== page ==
Luci. Sin nombre y sin memoria (Luci. With no name and no memory), 2008
Berenguer, José Manuel
Nature, regardless of the organization or the type of material one considers, is full of oscillators. Everything can be seen as oscillating systems: from energy emissions in the form of radiation, each with its characteristic frequency, to pulsars and planets that spin around the stars; geological systems, like the temperature throughout the history of the earth; and stock exchange systems and prices. Some examples of systems that tend to be self-organizing are: homeostatic mechanisms in animals, the thousands of cellular genes that regulate each other in the gene expression system, the networks of cells and molecules that determine the immune response, the cells in the bundle of Hiss which regulate the heartbeat, and the millions of neurons in the nervous system which provide the material basis for mental activity, learning, and thought itself.
Self-organization also takes place in some groups of fireflies. The male firefly emits an intermittent light signal to which the female responds if the pattern of the intermittence is sexy enough for her. In some groups, the frequencies of the light emissions tend to become similar until, later on, they are all the same. This is a fascinating biological oscillator, able to produce an endless number of aesthetic experiences: whole ponds, trees, and mangroves inhabited by huge groups of these insects end up emitting intermittent green light into the jungle night. Each insect’s independent oscillators change after an adaptation process. The group begins by producing a certain number of chaotic pulsing patterns determined by the independent pulsing frequencies of each insect, to end up joining in a sole intermittent rhythm. They become synchronized.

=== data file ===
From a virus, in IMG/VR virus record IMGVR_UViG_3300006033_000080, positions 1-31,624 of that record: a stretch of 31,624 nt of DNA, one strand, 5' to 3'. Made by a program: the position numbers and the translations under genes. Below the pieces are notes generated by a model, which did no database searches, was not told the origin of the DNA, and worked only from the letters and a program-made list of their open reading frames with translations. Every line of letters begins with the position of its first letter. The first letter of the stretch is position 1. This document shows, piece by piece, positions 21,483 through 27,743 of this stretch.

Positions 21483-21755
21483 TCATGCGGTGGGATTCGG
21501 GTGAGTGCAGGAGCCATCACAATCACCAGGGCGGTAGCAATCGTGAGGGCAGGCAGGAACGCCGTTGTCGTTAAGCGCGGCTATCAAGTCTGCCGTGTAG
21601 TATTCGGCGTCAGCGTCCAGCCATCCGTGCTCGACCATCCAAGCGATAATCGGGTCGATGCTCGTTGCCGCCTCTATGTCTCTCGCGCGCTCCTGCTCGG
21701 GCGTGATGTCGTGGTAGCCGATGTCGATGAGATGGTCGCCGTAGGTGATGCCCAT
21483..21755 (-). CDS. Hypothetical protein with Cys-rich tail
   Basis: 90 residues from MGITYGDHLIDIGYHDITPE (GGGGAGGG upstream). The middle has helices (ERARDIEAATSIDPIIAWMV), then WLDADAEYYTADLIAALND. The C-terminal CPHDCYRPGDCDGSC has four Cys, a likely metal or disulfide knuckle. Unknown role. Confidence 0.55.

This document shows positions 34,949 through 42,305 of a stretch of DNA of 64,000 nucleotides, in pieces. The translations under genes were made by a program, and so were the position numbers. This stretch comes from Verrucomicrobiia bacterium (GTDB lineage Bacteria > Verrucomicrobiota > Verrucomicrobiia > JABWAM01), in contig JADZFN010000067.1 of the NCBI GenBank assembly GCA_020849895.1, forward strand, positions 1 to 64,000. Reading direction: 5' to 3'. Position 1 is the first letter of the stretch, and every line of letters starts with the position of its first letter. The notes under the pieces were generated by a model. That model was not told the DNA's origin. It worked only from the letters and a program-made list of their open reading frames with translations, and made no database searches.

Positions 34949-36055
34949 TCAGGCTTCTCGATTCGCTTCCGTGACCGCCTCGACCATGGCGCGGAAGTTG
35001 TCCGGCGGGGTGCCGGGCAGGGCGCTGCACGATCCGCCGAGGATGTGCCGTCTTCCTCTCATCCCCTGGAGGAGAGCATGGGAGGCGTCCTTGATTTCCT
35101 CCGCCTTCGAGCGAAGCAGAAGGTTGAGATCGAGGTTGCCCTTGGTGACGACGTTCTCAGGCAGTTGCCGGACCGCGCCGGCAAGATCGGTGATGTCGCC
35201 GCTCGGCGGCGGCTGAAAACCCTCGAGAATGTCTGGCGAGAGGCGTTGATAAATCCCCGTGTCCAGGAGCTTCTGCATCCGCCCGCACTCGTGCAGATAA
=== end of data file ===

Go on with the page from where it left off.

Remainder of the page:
Fascinated by this vision, I wanted to mimic the emerging behavior of groups of fireflies electronically in an installation. I made the first model in 1994. I had five electronic fireflies. Now the installation has 60 electronic and 128 computational elements. When ambient light is intense, each electronic object pulses independently. The moment the amount of light drops below a certain threshold-when infrared signals can be captured by the receptors of their neighbors-the system tends to stabilize such that extensive areas are created where the objects begin to pulse in synchrony at some point. The computational agents, with no individual name and no memory, mimic that behaviour and project it in a dihedral angle onto the space opposite the electronic objects. From their individual behavior, Luci is an unexpected emergence.